Online learning was previously uninspiring enough for participants who had to wade through dreary content or outdated videos before being assessed by unimaginative multiple-choice quizzes.
All of this has changed with the new generation of Learning Management Systems (LMS) offering a dynamic, creative and interactive approach to training.
Communications Director Steve Power said the first use of an LMS by Heavy Vehicle Industry Australia (HVIA) was for the “HV101”, a tool designed for new starter inductions.
“What we have found, however, is that a large number of people who have worked in the industry for years, and who have mastered their understanding in some areas, are ignorant in others,” he said. said Power.
âHV101 has been great in filling these gaps.
âEvery employee in the industry has an interest in understanding how their contribution fits into the bigger picture.
âEach role is an essential cog in the machinery that enables the trucking industry to move Australia forward.
“Like every industry, ours is full of concepts, terminologies and acronyms that are unique to what we do.”
The course was a success from its inception and has been adopted as an integral part of the induction process for many companies and even government agencies.
MaxiTRANS Learning and Development Facilitator Liz Paolacci says HV101 participants feel âempoweredâ and valued.
âThe course helped me to understand and appreciate more the industry and therefore the contribution of my company,â said Paolacci.
Then, on the agenda, courses for transport operators to help with continuing training and retraining.
âHVIA believes that the current licensing system guarantees competency on the day of the driving test, but, like many other professions, the industry must seize opportunities for continuing professional development in a way that maximizes employee retention. ‘information.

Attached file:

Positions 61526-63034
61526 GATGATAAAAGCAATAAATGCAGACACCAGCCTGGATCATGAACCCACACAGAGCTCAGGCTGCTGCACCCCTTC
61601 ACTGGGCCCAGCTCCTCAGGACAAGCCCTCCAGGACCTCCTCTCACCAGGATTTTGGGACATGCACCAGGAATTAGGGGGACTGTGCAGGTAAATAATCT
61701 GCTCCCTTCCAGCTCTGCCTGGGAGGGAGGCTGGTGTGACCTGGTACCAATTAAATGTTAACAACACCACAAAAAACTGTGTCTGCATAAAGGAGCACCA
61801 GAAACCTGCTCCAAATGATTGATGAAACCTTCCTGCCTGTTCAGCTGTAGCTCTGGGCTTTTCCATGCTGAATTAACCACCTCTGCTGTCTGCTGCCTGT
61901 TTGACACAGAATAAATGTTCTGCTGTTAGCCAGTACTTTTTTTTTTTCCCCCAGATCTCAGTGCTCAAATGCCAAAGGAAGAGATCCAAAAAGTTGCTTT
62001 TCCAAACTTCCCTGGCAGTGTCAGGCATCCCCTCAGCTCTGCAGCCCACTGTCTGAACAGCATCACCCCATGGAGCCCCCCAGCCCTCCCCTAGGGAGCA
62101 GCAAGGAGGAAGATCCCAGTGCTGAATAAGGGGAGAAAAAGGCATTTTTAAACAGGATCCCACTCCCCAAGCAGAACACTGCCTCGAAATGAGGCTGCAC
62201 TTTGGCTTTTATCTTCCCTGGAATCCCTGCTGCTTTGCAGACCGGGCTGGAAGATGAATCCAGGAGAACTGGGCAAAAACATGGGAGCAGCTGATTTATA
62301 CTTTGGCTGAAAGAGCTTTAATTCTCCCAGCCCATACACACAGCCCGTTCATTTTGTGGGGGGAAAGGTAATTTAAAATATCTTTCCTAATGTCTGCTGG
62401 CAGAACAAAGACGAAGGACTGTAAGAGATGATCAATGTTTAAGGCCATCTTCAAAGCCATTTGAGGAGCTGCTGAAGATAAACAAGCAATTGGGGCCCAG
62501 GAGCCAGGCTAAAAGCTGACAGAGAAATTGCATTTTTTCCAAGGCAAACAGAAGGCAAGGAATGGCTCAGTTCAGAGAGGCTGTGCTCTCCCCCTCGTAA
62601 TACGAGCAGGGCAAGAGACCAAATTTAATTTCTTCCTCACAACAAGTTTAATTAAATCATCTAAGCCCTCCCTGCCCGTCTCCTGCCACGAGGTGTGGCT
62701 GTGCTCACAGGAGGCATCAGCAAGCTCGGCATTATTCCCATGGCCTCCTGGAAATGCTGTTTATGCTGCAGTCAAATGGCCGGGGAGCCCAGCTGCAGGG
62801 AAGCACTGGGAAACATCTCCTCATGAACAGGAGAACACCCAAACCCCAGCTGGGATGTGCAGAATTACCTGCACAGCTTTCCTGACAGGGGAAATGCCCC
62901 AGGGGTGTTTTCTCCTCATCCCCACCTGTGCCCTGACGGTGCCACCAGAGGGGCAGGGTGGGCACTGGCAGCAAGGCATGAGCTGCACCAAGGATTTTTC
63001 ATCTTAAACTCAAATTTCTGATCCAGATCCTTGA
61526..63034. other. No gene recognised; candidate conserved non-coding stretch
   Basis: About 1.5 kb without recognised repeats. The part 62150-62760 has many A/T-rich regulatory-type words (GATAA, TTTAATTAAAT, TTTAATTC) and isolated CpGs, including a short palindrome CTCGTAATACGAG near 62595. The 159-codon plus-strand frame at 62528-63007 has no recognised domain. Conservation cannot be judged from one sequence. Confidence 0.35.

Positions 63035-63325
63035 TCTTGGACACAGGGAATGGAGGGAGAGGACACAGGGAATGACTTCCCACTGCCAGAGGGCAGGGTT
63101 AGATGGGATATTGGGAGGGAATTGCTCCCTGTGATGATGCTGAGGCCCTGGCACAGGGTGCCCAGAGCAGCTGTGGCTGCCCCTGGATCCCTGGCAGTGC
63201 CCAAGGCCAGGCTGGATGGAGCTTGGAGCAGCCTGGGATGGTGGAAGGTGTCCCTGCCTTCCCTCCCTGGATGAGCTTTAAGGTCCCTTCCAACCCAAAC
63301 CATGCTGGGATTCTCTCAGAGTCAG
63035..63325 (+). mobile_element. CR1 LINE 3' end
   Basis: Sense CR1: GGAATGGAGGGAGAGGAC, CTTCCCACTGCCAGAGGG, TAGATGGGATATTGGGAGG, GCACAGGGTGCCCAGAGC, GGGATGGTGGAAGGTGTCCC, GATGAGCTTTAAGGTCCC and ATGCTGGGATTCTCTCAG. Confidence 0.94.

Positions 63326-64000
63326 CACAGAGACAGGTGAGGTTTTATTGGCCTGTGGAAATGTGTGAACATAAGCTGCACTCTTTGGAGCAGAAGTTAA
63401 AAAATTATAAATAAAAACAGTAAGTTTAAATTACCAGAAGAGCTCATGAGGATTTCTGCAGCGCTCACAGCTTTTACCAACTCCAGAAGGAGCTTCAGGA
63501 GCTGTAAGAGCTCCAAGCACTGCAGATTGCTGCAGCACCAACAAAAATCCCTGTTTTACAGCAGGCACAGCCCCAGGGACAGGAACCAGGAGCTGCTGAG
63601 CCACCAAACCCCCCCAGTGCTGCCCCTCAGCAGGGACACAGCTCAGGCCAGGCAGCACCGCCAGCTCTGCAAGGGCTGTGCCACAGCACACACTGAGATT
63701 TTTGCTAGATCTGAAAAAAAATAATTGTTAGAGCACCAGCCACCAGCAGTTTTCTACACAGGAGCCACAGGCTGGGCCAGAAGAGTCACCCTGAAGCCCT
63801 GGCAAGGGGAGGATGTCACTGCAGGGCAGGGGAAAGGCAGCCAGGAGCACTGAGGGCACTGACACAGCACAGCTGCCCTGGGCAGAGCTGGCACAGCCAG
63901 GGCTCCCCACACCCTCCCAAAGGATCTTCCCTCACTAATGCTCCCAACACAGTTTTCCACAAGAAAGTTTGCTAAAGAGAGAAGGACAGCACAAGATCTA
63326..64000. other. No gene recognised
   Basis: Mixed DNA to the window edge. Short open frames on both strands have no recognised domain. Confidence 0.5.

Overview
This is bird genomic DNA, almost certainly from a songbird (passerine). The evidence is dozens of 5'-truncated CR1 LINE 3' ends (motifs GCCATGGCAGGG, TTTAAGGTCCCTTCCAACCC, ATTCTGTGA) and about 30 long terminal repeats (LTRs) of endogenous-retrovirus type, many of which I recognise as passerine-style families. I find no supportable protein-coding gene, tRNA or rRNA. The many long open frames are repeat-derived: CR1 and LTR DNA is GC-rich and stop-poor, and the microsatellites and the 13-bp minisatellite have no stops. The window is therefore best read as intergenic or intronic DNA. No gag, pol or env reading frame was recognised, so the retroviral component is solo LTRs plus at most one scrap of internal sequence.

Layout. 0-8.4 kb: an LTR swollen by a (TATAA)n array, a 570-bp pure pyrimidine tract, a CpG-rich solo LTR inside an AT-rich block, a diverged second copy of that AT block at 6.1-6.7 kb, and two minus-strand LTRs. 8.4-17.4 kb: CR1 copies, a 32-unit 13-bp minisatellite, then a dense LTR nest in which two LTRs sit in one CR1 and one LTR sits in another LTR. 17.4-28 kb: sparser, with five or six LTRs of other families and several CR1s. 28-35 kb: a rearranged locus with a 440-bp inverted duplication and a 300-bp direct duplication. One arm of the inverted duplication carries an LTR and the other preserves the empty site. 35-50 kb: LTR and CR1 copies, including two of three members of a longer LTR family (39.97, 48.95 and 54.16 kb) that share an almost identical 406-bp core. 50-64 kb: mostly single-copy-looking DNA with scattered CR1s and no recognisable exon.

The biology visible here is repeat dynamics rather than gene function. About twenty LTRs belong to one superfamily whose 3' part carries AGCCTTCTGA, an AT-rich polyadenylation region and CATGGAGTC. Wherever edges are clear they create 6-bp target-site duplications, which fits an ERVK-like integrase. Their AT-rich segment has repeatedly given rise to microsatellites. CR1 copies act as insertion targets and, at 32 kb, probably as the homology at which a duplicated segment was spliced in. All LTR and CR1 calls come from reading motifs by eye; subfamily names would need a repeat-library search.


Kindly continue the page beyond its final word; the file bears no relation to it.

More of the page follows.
âTargeted, accessible and efficient resources are essential to improve the safety of heavy vehicles.
âWe identified two issues that were consistently overrepresented in the NTARC Major Accident Investigation Report that we will now focus on: load restraint and tire management. “
The national law on heavy vehicles contains specific chain of custody provisions that relate to packaging, loading and load restraint requirements applicable to the entire transport supply chain (equivalent provisions apply in WA and NT).
While it is impossible to be prescriptive about the many types, weights and shapes of loads that may be transported, any member of the chain is responsible for complying with load restraint laws.
âThis project will transform the volumes of written guidance information into a simple, immersive and hands-on online training course that will ensure heavy vehicle operators and others in the chain understand responsibilities and update their knowledge as needed.
âTires are also essential to the safety of heavy vehicles,â Power added.
âThere are many factors that can improve safety, from tire selection to performance management, such as tread, tire wear and pressure, and regular maintenance and safety systems can all improve performance. and help mitigate tire failures and keep road users safe.
âThere is limited information available on these topics and just about any operator can tell you about a ‘near miss’ experience.
Power said this training course will guide operators through a program of tire management best practices, including maintenance, rotation and replacement policies, including what to look for, how to perform daily checks and what systems are available to improve the safety results of the most critical and most consumable heavy vehicle component.